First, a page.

Disabled access at university – top tips on what to look for
Having a disability won't stop you having a great experience at uni, but finding out about disabled access and facilities before you actually get there will help you with the transition…
Check the university's access guideThese can usually be found on university websites, or by visiting the DisabledGo website, and provide information about accessibility features of key facilities on campus (such as sports and academic buildings) as well as accommodation, including where ramps, lifts, doors or induction loop systems are available.
Access guides are a good starting point, but might also prompt additional questions:
- Does the guide cover all that you consider to be important? Is the students' union covered as well as academic venues such as lecture halls?
- Does it go into the detail you require? If your wheelchair is a particular width, does it say how wide the doors are, or what side transfer the toilet is? What's the level of lighting like if you rely on lip-reading?
- Where is the accessible accommodation (if the university offers this) actually located? Will you be amongst your peers or at a different site?
- What about getting around? Does the university offer transportation services such as wheelchair accessible buses between campuses? Where will you (and won't you) find Blue Badge holder car parking spaces?
Connect with the universityMost universities will have an equalities officer or manager to contact with specific queries about university access in advance. You can also ask them about arranging a site visit.
The university students' union is also a good go-to place for extra information and advice about accessibility at the university – most unions have an elected disability or access officer who will be able to give you a student perspective on things.
Pay the university a visitA site visit can be used to identify potential problems before you start uni, so the university can get them rectified. You don’t want to spend ages waiting by a door that was unexpectedly too heavy to open, for instance, when that could have been flagged up as a problem on a site visit.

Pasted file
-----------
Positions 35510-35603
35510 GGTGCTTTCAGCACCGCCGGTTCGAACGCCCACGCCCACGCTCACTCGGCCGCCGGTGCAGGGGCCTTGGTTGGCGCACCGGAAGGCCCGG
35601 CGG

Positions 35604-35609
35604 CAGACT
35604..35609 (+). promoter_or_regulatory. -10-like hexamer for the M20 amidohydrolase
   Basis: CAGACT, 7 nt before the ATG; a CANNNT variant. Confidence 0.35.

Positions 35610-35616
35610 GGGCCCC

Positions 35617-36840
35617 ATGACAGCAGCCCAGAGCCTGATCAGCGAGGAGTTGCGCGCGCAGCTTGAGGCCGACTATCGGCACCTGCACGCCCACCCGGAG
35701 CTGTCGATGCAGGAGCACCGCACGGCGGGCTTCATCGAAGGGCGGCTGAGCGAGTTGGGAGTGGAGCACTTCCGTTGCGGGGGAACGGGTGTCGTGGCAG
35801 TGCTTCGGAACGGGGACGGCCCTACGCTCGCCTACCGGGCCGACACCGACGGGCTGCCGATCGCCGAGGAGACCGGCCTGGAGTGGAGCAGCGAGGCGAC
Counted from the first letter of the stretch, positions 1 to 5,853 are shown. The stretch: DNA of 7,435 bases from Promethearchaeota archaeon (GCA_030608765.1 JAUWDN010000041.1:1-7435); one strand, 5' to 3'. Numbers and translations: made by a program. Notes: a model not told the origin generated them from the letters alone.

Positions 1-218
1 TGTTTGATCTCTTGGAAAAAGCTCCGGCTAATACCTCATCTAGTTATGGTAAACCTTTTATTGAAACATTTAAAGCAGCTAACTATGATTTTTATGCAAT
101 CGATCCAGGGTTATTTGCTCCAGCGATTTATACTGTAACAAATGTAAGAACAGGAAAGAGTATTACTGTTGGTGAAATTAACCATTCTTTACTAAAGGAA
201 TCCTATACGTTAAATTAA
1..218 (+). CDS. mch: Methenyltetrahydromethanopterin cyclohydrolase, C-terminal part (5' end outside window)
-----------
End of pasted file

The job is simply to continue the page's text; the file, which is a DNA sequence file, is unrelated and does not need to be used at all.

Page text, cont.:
Under the Equality Act 2010, all universities have to make reasonable adjustments so that disabled people can access their services.
Will you have someone with you who is able to help you get around on the day, even if it’s just opening doors for you? Either way, try and picture yourself as a student at that university, getting around independently - have a think about whether what's accessible for you with somebody else would equally be accessible for you on your own.
Ask about extra supportDisabled Students Allowances (DSAs) are grants to help you meet the extra costs of studying that you incur because of your disability. DSAs could help you pay for a computer, for example, or a note-taker at lectures. You don’t pay DSAs back and it doesn’t count as income – see www.gov.uk website for more information on eligibility and applying for a DSA.
Which? University provides guest spots to external contributors. This is from DisabledGo.com, a website offering detailed access information for disabled people about thousands of venues across the UK including universities.